I must say that based on a recent job I did (ref. Renting Equipment) covering some 2000ha (4800acres) with around 300m of relief changes in 4 days (using a 2016 Mavic Pro), that your plan of covering this amount of terrain with even greater relief sounds like its going to be a lot of fun and hard work.
I used GoogleEarth to help plan all of the 40 individual flights and had the minimum overlap — in our case this was about 67m at the flight altitude of 120m/400’ (at the minimum 60% sidelap). At 300m and 60% that would be around 173m.
As a starting point I applied a topographic contour layer to the entire project area. This enabled me to check the relief changes. The ‘Show Elevation Profile’ tool is very handy to use in this instance, as one can ‘segment’ an area to consider the other challenges of flying large areas: A. battery maintenance and B. ensuring that the line of sight between operator and UAV is maintained (a legal requirement here in Australia) — and to help the UAV stay in contact with the RC.
We use a simple map key convention for all of our flights so that file management of individual missions is easily dealt with when processing.
Going west to east its like this for individual flight plans — changing the first number as you go south with each set of missions e.g.
1-1 1-2 1-3 1-4
2-1 2-2 2-3 2-4 2-5
and so on
I’d strongly recommend that following each mission that you download the data for that mission before you take off for the next cataloguing this mission according to the map key you develop when planning the all of the flights. Otherwise you will find that its very difficult and time consuming to locate the start and finish of each mission when scrolling through 1000’s of images (I learnt that the hard way at the end of day 1!!).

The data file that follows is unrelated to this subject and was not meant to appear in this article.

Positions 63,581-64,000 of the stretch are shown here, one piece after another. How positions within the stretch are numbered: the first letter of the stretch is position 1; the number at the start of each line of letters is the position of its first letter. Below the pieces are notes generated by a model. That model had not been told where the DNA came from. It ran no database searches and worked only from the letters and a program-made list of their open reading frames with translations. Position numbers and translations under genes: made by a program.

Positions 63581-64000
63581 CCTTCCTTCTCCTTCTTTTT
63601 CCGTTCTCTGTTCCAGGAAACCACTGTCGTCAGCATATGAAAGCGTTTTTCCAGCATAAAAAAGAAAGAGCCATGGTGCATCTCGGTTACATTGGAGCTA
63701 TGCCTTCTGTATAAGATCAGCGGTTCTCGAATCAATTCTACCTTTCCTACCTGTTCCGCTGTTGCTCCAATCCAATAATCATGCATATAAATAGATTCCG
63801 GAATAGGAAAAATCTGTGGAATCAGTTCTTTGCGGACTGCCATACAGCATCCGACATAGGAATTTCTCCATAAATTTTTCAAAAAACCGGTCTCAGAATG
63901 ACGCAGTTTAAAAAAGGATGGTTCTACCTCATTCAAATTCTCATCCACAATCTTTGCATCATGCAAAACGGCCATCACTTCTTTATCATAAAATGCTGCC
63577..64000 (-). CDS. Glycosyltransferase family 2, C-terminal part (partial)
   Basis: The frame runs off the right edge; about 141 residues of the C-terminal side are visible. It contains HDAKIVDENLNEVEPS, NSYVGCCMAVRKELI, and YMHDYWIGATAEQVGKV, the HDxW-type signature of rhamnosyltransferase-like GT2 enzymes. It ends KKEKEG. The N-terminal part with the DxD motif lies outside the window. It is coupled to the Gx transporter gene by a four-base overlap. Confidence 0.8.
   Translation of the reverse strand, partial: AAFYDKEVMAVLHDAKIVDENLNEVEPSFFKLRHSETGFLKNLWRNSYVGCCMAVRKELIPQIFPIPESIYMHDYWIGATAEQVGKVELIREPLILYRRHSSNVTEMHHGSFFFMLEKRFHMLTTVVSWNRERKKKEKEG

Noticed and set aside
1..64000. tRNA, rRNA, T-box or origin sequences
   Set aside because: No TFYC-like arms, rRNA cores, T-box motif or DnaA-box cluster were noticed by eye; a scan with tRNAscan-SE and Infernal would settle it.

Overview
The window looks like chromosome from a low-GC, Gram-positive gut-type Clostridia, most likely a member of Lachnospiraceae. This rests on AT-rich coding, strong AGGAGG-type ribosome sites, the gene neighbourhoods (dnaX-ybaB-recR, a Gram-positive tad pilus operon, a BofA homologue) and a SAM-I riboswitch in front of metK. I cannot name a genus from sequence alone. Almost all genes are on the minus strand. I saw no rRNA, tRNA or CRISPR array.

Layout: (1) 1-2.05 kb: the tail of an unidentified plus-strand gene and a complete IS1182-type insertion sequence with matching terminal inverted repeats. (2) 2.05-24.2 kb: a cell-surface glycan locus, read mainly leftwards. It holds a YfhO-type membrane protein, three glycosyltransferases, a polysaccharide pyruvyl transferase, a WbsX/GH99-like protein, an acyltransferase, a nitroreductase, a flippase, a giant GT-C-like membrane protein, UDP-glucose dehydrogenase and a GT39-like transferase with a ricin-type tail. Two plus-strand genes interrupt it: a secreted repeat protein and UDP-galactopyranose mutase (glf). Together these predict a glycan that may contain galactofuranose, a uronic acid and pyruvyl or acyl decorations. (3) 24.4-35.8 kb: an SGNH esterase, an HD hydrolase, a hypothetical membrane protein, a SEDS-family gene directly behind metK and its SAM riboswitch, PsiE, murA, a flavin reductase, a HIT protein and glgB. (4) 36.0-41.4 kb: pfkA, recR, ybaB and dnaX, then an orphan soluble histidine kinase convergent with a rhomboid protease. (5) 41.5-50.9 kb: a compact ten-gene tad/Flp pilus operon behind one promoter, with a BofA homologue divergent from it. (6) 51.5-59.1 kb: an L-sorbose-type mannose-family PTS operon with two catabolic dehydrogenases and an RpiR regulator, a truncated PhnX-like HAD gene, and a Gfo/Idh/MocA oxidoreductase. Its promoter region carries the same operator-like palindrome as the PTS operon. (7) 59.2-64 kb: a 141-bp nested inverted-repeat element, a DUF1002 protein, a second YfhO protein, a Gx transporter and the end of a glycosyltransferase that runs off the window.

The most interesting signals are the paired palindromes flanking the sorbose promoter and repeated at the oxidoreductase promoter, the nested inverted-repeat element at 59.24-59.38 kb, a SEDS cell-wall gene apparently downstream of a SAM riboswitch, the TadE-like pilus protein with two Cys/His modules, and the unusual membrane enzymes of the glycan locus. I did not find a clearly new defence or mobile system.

The only other concern I have (apart from the light conditions) will be viewing all of these flights — especially if you want to view them all at once. We’ve found that to be a major concern especially when a lot of our farm planning clients don’t have great computers and so we’re still working on the best solution there.
GoogleEarth, for example, will only display overlays of a max 10,000 pixels wide before it cracks the sads. Otherwise if you’re viewing in QGIS or other GIS/CAD/Graphics apps then you need to go and make a cup of tea every time you scroll across the page — and that’s with our computers which are pretty high spec.
I wish you every success with this project, and like Michael would suggest looking a renting a fixed wing but understand too that with time and planning you could also do this with a P4P - just a LOT of time and a LOT of planning (and processing).
All the best,
Darren J. Doherty
Drone Deploy Flylanthropy Partner